Where Have All The Flowers Gone?

Album: Best Of The Kingston Trio (1962)
Charted: 21
  • Pete Seeger wrote this song as a call for peace. He was inspired by Mikhail Sholokhov's novel And Quiet Flows the Don, which is about Czarist Russia. In a 1988 interview with Paul Zollo, Seeger explained: "In one of the early chapters, it describes the Cossack soldiers galloping off to join the Czar's army. And they're singing: 'Where are the flowers? The girls have plucked them. Where are the girls? They've all taken husbands. Where are the men? They're all in the army. Gallop, gallop, gallop, wheeeee!' I stuck the words in my pocket. A year or two or three went by and I never had time to look up the original. Meanwhile, I'm sitting in a plane, kind of dozing. And all of a sudden came a line I had thought about five years earlier: 'long time passing.' I thought that those three words sang well. All of a sudden I fitted the two together, along with the intellectual's perennial complaining, 'When will we ever learn?'" (this appears in Zollo's book Songwriters On Songwriting)
  • Seeger's lyrics show how war and suffering can by cyclical in nature: girls pick flowers, men pick girls, men go to war and fill graves with their dead which get covered with flowers. >>
    Suggestion credit:
    Bertrand - Paris, France
  • The folk group Peter, Paul And Mary began playing this, and when The Kingston Trio saw them perform it in concert, they recorded it the next day.
  • Movie star Marlene Dietrich recorded a German version. In 1965, Johnny Rivers hit #26 with his cover.
  • Peter, Paul And Mary re-recorded this in 1997 for a public service announcement featuring guns, grieving families, deceased kids, and white coffins. It was renamed "Where Have All The Children Gone," and this ad of the same name was from the US Department of Justice, the National Crime Prevention Council, and the Ad Council. >>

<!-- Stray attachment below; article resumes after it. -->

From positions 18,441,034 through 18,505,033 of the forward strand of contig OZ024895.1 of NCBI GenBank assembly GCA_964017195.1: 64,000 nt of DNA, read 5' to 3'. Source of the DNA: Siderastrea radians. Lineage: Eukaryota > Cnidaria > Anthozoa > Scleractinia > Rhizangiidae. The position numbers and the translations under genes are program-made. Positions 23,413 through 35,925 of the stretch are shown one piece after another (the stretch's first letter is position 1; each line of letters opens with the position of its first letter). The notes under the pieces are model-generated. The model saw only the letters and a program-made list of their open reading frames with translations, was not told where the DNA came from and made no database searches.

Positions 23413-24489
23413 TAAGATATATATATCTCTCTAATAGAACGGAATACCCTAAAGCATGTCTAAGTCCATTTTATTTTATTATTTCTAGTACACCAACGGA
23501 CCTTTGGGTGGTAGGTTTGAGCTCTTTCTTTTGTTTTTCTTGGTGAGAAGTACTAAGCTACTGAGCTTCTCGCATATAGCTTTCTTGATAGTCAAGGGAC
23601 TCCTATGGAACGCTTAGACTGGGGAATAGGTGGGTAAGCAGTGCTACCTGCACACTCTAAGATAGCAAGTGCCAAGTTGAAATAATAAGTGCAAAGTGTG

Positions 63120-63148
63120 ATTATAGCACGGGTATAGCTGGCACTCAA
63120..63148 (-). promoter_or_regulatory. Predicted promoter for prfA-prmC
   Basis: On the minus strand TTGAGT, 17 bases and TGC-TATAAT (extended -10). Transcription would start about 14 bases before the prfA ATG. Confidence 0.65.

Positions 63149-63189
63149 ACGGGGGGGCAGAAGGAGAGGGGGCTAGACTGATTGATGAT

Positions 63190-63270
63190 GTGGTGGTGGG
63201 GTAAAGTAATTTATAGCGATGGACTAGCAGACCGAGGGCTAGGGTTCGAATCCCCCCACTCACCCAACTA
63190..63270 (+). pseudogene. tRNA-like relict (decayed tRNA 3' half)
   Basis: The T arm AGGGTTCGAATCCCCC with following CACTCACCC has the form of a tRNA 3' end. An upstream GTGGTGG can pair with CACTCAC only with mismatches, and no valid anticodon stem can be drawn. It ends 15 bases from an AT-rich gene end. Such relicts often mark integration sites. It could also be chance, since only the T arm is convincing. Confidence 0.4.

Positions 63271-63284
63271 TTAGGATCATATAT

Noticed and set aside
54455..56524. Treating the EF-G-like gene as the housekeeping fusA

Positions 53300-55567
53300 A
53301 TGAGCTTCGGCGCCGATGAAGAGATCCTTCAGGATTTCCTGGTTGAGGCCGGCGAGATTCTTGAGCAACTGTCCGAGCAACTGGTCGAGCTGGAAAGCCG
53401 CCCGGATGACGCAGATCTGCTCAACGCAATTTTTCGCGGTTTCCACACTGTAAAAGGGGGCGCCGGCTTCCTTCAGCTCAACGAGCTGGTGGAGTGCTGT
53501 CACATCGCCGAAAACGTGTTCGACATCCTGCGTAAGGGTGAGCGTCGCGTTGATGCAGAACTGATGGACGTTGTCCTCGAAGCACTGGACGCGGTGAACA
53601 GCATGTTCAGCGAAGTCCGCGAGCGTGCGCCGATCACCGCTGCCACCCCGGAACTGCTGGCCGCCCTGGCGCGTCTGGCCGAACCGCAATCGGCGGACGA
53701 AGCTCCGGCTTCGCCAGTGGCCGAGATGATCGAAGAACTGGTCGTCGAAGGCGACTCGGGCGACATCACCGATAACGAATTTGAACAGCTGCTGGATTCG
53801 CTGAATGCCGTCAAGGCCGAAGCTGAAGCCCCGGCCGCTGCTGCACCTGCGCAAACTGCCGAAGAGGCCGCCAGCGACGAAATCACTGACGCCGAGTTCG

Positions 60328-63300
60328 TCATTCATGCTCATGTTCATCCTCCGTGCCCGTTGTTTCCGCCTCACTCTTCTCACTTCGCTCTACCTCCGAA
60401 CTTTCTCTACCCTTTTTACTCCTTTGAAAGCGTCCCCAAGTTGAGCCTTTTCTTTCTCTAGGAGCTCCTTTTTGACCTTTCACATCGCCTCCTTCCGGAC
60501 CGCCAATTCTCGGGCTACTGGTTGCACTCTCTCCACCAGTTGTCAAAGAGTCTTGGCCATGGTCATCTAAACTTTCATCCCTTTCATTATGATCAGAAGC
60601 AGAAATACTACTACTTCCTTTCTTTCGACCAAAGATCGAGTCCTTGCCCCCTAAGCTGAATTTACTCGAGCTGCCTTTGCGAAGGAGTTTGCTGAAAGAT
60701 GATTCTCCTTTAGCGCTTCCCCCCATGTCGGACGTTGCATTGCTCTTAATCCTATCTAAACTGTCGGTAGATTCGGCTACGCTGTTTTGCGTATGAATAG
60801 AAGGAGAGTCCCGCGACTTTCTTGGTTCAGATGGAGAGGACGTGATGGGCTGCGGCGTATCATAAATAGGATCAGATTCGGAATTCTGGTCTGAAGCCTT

Suggestion credit:
    Tiffany - Dover, FL
  • Peter, Paul And Mary's version was used in the 1994 movie Forrest Gump.

Comments: 12

  • Barry from Sauquoit, NyBob Shane, the last surviving original member of the popular folk group the Kingston Trio and the lead singer on their million-selling ballad “Tom Dooley”, passed away at the age of 85 on January 26th, 2020 in Phoenix, Arizona...
    Between 1958 and 1963 the Kingston Trio had seventeen records on Billboard's Top 100 chart, two made the Top 10 with one reaching #1, "Tom Dooley", for one week on November 17th, 1958...
    Besides the above "Tom Dooley", their other Top 10 record was "The Reverend Mr. Black", it peaked at #8 for one week on May 12th, 1963...
    They also had five albums that peaked at #1 on Billboard's Top 100 Albums chart...
    May Mr. Shane R.I.P.
  • Fluxius from Los AngelesThe Kingston Trio recorded this song in 1961. Peter, Paul, and Mary recorded it in 1962. The KT mistakenly took it as a traditional folk song and so attached their name to it, and after Pete Seeger contacted them, they re-issued it and gave credit to Seeger.